I’ve been getting flack for not “rating” movies. “How many stars does it get?” people ask. “Should I see it or not?” The problem with this last question is that my answer will always be “yes,” since I watch horror movies no matter how bad they are. It’s like asking a crackhead if you should spring for that double rock laced with motor oil. But since this is a big mainstream release and a lot of people are considering shelling out cash for tickets, here’s your answer: See this movie. It’s great. Now that we’ve gotten all that useful information out of the way, let’s talk about something more fun. Like Freddy. And the 80s.
So Hollywood is banking its soul on remaking 80s movies, all while relying on 1) the undying nostalgia of Olds like me who want to see our beloved childhood digitized and plastered in CGI, and 2) the total lack of taste of teenagers. One of the keys to being an 80s movie that’s remade in 2010 is the presumption that the original was, well, kind of crappy. As one article (I’d link to it, but a media insider recently sneered to me that “linking is dead,” which I hadn’t realized but I’m hardly the one who decides these things) put it, “It’s not like they’re gonna remake â€˜Apocalypse Now.'” Still, for those of us who are, well, old, it’s nearly impossible to watch a remake of a 26-year-old movie and not be in a state of constant comparison-particularly when the original was a staple of our childhoods.
Which is one of the reasons the new â€˜Nightmare’ is getting such a flaming on the Internet: Messing with a beloved 80’s classic can seriously backfire on you. If your audience is already supermega-nostalgic about the original, they’re gonna compare every second of your remake, frame by frame. Which is basically what I, and every other fangeek, did.
So let’s do a breakdown of the two:
The key difference, of course, is Freddy. We (meaning those of us who fully remember the 80s) adored him. He was the pre-Bart Simpson, a pockmarked iconoclast with a closet full of one-liners and no discernible morals. He represented everything our parents abhorred, and so of course we deified him beyond reason. He was the symbol of everything unsafe that lurked beneath the 80s (as well as the financial savior of New Line Cinema). His level of celebrity was Bieber-esque: A friend of mine waited in line for hours at a mall to have his â€˜Nightmare’ poster signed by the man himself, who eventually wrote “Dear Adam: Go take a nap! Yours, Robert Englund.”
But in the post-innocence era of 2010, we’ve gone decidedly darker. Gone are the fluffy haircuts and pink sweater vests and beefy jock boyfriends. Today’s mainstream horror, and today’s moviegoers, are oh-so-self-aware. Nowadays we like our vodka organic, our Tolstoy digitized, and our serial killers repositories of child-raping evil. As Abe Sauer so astutely noted here, the move in this heavier-child-molesting direction began with the casting of Jackie Earle Haley, an uber-talented actor who’s hedged his career on Hollywood’s fascination with pedophiles. Despite his stature-he’d come up to Robert Englund’s shoulder, maybe-Haley summons enough twisted presence to successfully recreate Freddy as a seriously scary motherf**ker. Except in the process, he sells out the character. The New Freddy has abandoned charisma in favor of being a total Sadist-he went “Full Child-Torturing Murderer.” Yes, he’s scary, but there’s no friggin’ way anyone is waiting in line for this guy’s autograph.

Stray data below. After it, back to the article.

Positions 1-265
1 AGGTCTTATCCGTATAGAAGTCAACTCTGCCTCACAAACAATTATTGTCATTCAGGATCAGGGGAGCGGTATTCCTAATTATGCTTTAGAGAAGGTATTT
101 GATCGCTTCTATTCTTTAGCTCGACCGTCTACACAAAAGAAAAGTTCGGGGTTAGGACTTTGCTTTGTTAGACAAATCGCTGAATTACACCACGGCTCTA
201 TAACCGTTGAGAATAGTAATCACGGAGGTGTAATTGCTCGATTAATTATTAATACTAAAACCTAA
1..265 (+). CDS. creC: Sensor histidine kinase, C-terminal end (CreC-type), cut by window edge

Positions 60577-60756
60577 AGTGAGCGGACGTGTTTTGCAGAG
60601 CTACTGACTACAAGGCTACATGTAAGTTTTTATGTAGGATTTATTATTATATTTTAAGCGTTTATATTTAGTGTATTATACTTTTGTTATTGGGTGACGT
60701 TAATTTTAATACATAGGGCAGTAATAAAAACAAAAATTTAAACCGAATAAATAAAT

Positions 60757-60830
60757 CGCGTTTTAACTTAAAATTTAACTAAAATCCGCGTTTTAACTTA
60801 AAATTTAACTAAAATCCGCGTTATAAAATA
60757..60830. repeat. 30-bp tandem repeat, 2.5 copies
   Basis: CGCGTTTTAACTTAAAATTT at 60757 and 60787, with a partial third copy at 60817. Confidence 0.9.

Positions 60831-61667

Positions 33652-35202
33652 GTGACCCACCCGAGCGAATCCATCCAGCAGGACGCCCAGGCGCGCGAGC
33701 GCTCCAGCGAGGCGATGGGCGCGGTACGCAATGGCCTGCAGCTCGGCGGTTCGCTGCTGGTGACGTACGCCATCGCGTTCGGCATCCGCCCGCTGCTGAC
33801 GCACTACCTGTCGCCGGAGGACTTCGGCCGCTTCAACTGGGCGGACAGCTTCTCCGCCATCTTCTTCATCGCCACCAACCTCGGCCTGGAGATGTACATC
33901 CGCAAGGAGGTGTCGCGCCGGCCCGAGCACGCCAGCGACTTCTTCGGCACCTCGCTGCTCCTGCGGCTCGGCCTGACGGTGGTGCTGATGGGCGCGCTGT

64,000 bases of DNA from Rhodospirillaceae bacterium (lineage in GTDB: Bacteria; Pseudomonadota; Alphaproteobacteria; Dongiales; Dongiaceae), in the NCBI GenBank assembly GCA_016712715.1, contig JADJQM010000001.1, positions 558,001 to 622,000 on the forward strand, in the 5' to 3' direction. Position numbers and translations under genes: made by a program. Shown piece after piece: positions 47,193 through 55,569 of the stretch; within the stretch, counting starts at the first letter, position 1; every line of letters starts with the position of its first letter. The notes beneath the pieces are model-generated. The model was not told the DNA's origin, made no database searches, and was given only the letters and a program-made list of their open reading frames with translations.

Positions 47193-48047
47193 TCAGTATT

Then there are the seminal scenes that made the original so amazing-the claw-in-bathtub scene, the Tina death scene, the bodybag-dragged-down-the-school-hallway scene , and of course the scene that butchered teen girl hearts, where Johnny Depp is reduced to a tanker full of blood spurting from the ceiling.
Rather than try to top these gems, the remake wisely recreates them, nearly frame by frame. Which, in my view, is a wonderful thing-my favorite moments, polished and reset in a freshly CGI-ed setting.
But the scariest aspect of today’s mainstream horror is how dark and unhappy everyone is before the killer even shows up. Gone is the fun in being young-there’s not a shred of teen sex, or even a party to take the edge off. Also gone is any innocent belief in religion (those campy crucifixes above original Tina and Nancy’s beds seem laughable now). These kids are no longer horny bee-bopping morons who must grow up to defeat a monster-now they’re seeped in self-awareness from the get-go, plodding through their white (and I mean WHITE) suburban existences in Joy Division t-shirts and Marc Jacobs boots, popping prescription meds and blogging their woes. These teens KNOW SHIT-they have knowledge of the situation almost from the beginning. And they have mothers who look maybe 4 years older than they do (“Horror in the Age of Botox” is a column for a later date).
Still, as I said before, the end product is great. Just as the original did 26 years ago, the remake delivers everything you want in a “Hey let’s go see a horror movie tonight.” The world may be a scarier place now, but we can still rely on filmmakers to show us a good time. Even if it is CGI.
Melissa Lafsky gives this 18 out of 23 somethings.